Has your partner decided to eat healthy, or has he or she started a new job? Make sure he knows that he has your support. Maybe you don’t want to go on a clean-eating diet, but if your partner does, encourage him. Try not to tempt him with foods he shouldn’t eat, or diminish what he is doing for himself.

Practice acceptance

Acceptance is one of the keys to maintaining a connected relationship. We cannot change other people, and we cannot control them. If you have the ability to accept your significant other the way he or she is, you are bound for more happiness and less argument.

Stop having to have the last word

Speaking of arguments, it isn’t always necessary to have the last word. A fight can end as quickly as it begins if you choose to let go of being right. You can cultivate understanding and happiness in a relationship if you give up the need to have the last word, even if you think you’re right.

Featured photo credit: Holding Hands/Tim Parkinson via flickr.com

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Last Updated on January 15, 2021

7 Ways To Have More Confident Body Language

7 Ways To Have More Confident Body Language

The popular idiomatic saying that “actions speak louder than words” has been around for centuries, but even to this day, most people struggle with at least one area of nonverbal communication. Consequently, many of us aspire to have more confident body language but don’t have the knowledge and tools necessary to change what are largely unconscious behaviors.

Given that others’ perceptions of our competence and confidence are predominantly influenced by what we do with our faces and bodies, it’s important to develop greater self-awareness and consciously practice better posture, stance, eye contact, facial expressions, hand movements, and other aspects of body language.

Posture

First things first: how is your posture? Let’s start with a quick self-assessment of your body.

  • Are your shoulders slumped over or rolled back in an upright posture?
  • When you stand up, do you evenly distribute your weight or lean excessively to one side?
  • Does your natural stance place your feet relatively shoulder-width apart or are your feet and legs close together in a closed-off position?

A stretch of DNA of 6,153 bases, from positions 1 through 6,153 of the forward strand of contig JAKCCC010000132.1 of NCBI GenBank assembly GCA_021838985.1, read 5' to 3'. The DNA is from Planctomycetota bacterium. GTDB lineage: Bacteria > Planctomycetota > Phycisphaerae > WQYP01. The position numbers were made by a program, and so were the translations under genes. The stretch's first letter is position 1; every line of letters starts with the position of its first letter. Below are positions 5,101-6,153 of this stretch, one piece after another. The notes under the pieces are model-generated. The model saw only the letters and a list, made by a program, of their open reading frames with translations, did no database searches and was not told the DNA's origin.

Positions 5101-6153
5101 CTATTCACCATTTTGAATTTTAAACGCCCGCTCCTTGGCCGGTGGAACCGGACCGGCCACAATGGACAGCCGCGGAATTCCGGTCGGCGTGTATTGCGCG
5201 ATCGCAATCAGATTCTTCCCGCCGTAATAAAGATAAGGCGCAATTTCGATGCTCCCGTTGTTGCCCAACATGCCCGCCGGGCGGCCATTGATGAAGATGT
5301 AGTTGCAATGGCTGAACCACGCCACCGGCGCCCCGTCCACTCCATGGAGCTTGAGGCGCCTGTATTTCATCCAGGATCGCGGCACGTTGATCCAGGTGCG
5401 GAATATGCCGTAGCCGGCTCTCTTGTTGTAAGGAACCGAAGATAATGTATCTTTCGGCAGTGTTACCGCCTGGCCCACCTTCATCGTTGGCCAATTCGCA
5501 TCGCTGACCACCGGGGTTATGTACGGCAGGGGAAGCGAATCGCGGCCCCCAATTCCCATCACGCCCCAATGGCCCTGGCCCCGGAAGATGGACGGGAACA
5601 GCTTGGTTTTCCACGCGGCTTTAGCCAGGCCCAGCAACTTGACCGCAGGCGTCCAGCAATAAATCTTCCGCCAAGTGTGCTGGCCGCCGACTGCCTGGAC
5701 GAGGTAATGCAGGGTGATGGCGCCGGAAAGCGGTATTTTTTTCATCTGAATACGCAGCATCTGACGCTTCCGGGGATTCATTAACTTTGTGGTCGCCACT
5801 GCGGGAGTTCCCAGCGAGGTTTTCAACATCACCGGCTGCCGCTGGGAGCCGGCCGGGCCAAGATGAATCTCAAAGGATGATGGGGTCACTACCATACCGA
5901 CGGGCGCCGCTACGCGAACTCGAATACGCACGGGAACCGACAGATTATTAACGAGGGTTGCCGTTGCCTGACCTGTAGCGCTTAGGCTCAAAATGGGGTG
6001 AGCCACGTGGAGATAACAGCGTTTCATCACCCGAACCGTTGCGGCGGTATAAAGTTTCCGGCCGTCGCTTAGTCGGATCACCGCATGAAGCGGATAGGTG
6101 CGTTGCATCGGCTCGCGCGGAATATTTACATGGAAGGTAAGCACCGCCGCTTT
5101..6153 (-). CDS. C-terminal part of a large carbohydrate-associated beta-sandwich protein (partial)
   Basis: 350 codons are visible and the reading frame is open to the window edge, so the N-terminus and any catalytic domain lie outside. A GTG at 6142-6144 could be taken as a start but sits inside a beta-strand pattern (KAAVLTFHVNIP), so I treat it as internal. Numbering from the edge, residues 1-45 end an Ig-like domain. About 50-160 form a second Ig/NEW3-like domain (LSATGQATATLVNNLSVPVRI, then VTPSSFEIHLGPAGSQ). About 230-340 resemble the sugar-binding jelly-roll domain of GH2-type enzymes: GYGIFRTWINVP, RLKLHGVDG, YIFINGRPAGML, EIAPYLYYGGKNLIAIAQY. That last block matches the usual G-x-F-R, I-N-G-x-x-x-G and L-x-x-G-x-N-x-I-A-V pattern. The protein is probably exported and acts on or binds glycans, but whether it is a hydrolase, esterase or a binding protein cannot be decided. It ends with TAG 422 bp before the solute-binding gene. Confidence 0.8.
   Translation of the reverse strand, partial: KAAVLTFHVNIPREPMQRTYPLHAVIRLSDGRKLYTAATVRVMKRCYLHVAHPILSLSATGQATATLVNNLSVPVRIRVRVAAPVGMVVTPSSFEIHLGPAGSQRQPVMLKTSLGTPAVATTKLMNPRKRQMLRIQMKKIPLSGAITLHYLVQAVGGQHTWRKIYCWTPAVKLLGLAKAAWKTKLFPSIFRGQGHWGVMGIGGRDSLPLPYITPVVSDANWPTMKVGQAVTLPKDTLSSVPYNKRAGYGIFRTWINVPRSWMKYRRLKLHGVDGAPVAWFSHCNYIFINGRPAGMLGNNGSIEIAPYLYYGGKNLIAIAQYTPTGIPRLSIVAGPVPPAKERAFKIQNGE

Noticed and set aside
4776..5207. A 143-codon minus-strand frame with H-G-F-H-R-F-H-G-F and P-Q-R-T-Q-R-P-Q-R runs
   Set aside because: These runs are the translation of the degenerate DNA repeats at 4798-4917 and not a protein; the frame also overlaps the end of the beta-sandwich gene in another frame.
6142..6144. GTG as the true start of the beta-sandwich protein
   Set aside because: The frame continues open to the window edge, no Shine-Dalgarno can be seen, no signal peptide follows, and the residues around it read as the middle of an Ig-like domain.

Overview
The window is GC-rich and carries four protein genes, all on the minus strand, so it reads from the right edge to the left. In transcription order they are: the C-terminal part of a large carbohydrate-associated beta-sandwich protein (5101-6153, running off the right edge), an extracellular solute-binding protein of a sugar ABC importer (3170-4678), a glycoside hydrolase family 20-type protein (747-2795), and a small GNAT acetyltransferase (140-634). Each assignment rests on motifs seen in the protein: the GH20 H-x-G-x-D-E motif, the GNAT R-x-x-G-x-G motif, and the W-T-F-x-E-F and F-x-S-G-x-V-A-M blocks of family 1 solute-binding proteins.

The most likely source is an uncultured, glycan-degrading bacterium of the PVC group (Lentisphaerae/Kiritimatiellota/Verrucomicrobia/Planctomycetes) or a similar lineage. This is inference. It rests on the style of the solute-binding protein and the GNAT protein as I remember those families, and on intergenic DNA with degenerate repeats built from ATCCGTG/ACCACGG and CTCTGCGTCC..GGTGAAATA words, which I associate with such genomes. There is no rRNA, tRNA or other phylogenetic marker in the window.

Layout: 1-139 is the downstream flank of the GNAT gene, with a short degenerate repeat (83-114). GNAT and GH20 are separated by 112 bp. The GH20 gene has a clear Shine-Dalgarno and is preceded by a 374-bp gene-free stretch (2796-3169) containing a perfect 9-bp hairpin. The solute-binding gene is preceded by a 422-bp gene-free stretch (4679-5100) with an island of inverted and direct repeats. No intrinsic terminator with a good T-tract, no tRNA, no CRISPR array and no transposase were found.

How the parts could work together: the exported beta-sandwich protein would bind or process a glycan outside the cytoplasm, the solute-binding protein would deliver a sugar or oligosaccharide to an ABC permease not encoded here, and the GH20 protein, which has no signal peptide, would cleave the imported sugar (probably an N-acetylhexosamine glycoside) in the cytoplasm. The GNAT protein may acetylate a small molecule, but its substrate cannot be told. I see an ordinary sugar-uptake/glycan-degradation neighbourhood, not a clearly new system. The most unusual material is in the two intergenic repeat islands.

• When you sit, does your lower back protrude out in a slumped position or maintain a straight, spine-friendly posture in your seat?

All of these are important considerations to make when evaluating and improving your posture and stance, which will lead to more confident body language over time. If you routinely struggle with maintaining good posture, consider buying a posture trainer/corrector, consulting a chiropractor or physical therapist, stretching daily, and strengthening both your core and back muscles.

Facial Expressions

Are you prone to any of the following in personal or professional settings?

  • Bruxism (tight, clenched jaw or grinding teeth)
  • Frowning and/or furrowing brows
  • Avoiding direct eye contact and/or staring at the ground

If you answered “yes” to any of these, then let’s start by examining various ways in which you can project confident body language through your facial expressions.

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1. Understand How Others Perceive Your Facial Expressions

A December 2020 study by UC Berkeley and Google researchers utilized a deep neural network to analyze facial expressions in six million YouTube clips representing people from over 140 countries. The study found that, despite socio-cultural differences, people around the world tended to use about 70% of the same facial expressions in response to different emotional stimuli and situations.[1]